Education is often seen as a privilege. It is not. It is one of many human rights that poor people are denied every day.
Education is one of the best ways for people to lift themselves out of poverty, and a powerful weapon in the fight against AIDS. However, 67 million children in the world’s poorest countries – 57% of them girls – are denied a primary education.
Child sponsorship and education
Many internally displaced children in Pakistan like Rani, 6, and Palvati, 8, (pictured right) live in temple shelters instead of their homes. Through child sponsorship, ActionAid has supported non-formal education for hundreds of children like Rani and Palvati. We've hired ten female teachers from among the local community to teach students.
Millions of children across the world don’t go to school and then grow up illiterate, turning to begging for an income. Child sponsorship supports school building in some of the poorest communities, enabling people to improve their lives and those around them.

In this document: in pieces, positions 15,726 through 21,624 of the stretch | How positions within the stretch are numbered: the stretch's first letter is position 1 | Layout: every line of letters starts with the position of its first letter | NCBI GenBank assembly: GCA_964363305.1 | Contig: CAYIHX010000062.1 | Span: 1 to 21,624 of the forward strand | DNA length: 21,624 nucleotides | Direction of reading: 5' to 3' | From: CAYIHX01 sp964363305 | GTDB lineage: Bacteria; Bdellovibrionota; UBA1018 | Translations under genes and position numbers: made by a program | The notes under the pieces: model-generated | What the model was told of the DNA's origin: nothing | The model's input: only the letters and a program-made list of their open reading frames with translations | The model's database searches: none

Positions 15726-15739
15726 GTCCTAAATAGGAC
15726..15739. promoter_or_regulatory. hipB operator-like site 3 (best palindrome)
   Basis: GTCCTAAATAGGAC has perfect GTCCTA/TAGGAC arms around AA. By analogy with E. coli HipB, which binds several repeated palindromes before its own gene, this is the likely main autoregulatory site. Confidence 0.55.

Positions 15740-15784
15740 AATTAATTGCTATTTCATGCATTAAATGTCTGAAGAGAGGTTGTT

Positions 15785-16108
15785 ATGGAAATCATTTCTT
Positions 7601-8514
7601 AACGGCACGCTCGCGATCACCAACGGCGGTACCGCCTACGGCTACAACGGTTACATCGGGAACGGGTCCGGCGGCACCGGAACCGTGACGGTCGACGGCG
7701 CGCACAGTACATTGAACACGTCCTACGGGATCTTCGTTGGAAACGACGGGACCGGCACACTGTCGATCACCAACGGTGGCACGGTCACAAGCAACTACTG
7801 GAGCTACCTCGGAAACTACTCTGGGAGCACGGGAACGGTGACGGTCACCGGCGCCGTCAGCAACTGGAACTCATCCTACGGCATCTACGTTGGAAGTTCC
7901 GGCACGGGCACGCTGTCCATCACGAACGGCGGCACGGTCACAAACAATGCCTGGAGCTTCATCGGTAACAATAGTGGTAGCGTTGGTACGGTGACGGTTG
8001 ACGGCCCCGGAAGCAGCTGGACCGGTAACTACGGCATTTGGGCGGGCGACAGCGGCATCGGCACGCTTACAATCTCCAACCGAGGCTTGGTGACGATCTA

The right to education
Every child has the right to basic education. The responsibility for guaranteeing this right is shared between different people and institutions. It is the responsibility of the state to provide the facilities, parents to send their children to school, teachers to impart learning and employers not to employ children in a way that conflicts with their education.
That’s why we work at every level to secure education rights for all. We help fund and support communities to build schools, we lobby governments to fulfil their duty to provide education facilities, and we campaign globally to make sure that education stays high on the international agenda.
The Millennium Development Goals are promises made by world governments to themselves and to their people. They have formed the backbone for anti-poverty efforts. Although there have been some improvements in primary school enrollment, especially for girls, if present trends continue millions of children will still be out of school in 2015. There are severe problems with drop-outs and, even among children who stay in school, there is a poor level of achievement.